So far, Obama has played the hand well that chance dealt him. The first criticism from the Republican camp was that in suspending his campaign and returning to Washington when he did, he was overreacting. In the light of Katrina, that hardly counts as a criticism. The extent to which Obama was engaged and exercising his power as President brought compliments from the New York’s Mayor, Michael Bloomberg, and a lavish tribute from Chris Christie, Governor of the worst-afflicted state, New Jersey – both Republicans.
It hardly matters – for this election – whether Christie was speaking with half an eye to the Republican nomination in four years’ time; his words were worth a good amount of expensive television advertising to the Obama camp. And in his prompt visits to the Red Cross headquarters and then to the New Jersey coast, Obama consistently struck the right note. If the relief effort were to stall and parts of New York City are still without electricity on election day, doubts might be voiced about the President’s effectiveness. In the greater scheme of things, though, it would still be early days. The timing has been good to Obama. With no access to any levers of power, Romney could do little more than wait solemnly to resume his campaign.
Sliver of hope
At worst, Obama’s response has done his re-election prospects no harm. At best, he is now cruising to victory in what had become, between the first televised debate and Hurricane Sandy, an unexpectedly close contest. Romney’s demeanour over the past week suggests strongly that he fears the game is up. He could not know at the time, but he had hardly helped himself by proposing during the primaries that Fema – the disasters agency that failed New Orleans so dismally – should be privatised. Executing a belated U-turn this week, he promised continued funding for Fema, but the damage had been done.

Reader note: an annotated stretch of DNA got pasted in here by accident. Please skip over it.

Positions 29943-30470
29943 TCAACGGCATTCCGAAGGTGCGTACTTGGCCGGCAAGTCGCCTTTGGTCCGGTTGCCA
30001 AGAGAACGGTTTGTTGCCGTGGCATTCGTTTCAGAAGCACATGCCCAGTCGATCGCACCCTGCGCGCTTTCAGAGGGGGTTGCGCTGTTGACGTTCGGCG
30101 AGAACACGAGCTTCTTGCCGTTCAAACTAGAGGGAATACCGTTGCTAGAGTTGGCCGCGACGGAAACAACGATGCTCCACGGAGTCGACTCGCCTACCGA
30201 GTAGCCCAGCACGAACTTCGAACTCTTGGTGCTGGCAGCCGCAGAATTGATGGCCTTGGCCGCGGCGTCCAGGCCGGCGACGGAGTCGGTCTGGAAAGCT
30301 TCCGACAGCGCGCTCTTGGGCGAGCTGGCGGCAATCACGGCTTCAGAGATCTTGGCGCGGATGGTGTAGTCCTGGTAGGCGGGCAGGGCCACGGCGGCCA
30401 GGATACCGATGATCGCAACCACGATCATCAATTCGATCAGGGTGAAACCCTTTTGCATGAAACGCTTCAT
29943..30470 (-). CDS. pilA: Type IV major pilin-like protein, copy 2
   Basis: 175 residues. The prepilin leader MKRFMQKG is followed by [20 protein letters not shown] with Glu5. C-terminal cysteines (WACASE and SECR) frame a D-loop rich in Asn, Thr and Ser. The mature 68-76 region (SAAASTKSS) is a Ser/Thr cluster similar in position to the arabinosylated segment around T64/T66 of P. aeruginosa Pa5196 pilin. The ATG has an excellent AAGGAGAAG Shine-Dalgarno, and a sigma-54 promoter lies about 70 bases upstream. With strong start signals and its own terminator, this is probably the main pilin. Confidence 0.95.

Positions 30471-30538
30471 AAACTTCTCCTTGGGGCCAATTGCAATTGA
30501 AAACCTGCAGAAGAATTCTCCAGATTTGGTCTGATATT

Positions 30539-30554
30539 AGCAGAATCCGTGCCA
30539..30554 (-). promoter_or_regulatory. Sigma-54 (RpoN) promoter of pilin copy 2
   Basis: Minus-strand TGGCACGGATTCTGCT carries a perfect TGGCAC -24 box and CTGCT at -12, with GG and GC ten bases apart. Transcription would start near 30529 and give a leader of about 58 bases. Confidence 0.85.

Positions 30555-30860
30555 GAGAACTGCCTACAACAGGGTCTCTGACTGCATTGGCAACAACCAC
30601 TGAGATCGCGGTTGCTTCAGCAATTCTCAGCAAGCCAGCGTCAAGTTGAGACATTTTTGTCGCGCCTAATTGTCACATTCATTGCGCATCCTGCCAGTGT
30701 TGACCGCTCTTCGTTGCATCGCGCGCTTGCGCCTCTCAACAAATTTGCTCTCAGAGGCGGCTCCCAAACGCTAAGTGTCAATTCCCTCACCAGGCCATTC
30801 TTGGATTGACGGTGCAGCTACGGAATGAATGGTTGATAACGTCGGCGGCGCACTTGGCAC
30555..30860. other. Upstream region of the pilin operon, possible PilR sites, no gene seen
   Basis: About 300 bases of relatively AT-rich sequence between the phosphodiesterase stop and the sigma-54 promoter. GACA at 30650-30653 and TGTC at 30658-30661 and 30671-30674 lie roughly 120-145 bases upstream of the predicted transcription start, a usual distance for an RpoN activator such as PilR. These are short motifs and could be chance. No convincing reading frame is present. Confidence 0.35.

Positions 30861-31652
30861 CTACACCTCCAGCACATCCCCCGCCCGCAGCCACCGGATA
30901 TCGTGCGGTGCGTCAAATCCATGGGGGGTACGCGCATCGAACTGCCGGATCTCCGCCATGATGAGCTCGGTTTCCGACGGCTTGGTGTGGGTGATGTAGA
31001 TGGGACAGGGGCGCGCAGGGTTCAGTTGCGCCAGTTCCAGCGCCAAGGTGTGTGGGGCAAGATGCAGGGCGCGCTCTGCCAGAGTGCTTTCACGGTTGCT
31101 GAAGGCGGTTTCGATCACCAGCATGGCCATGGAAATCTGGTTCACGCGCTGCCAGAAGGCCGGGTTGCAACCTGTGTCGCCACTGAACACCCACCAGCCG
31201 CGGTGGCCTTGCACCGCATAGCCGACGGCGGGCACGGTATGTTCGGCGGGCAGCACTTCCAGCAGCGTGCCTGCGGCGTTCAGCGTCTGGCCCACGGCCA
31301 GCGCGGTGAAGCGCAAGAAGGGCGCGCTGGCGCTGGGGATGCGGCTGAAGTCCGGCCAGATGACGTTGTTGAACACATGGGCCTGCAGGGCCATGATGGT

This, though, is where there could yet be a sliver of hope for Romney. The destruction wrought by Sandy feeds into the old debate between Democrats and Republicans about the appropriate role and size of the state. It was a theme the candidates scrapped over during their generally high-calibre TV debates, and the way the votes break down on this one issue could well decide this election. As Obama plays the responsible government card in the few campaign days that remain, Romney could argue that private money, individual self-reliance, and the can-do approach that is so much an American hallmark will contribute quite as much to the recovery.
This is Romney’s way back into the contest. It may also explain why the first post-storm polls seem to have moved in different directions in different states, depending on the appetite for government intervention. Still, his triumph in the first debate now seems far in the past, and it is Obama whose campaign feels more vigorous. If he is comfortably re-elected on Tuesday, it will be at least in part because the fickle weather gods came out on his side.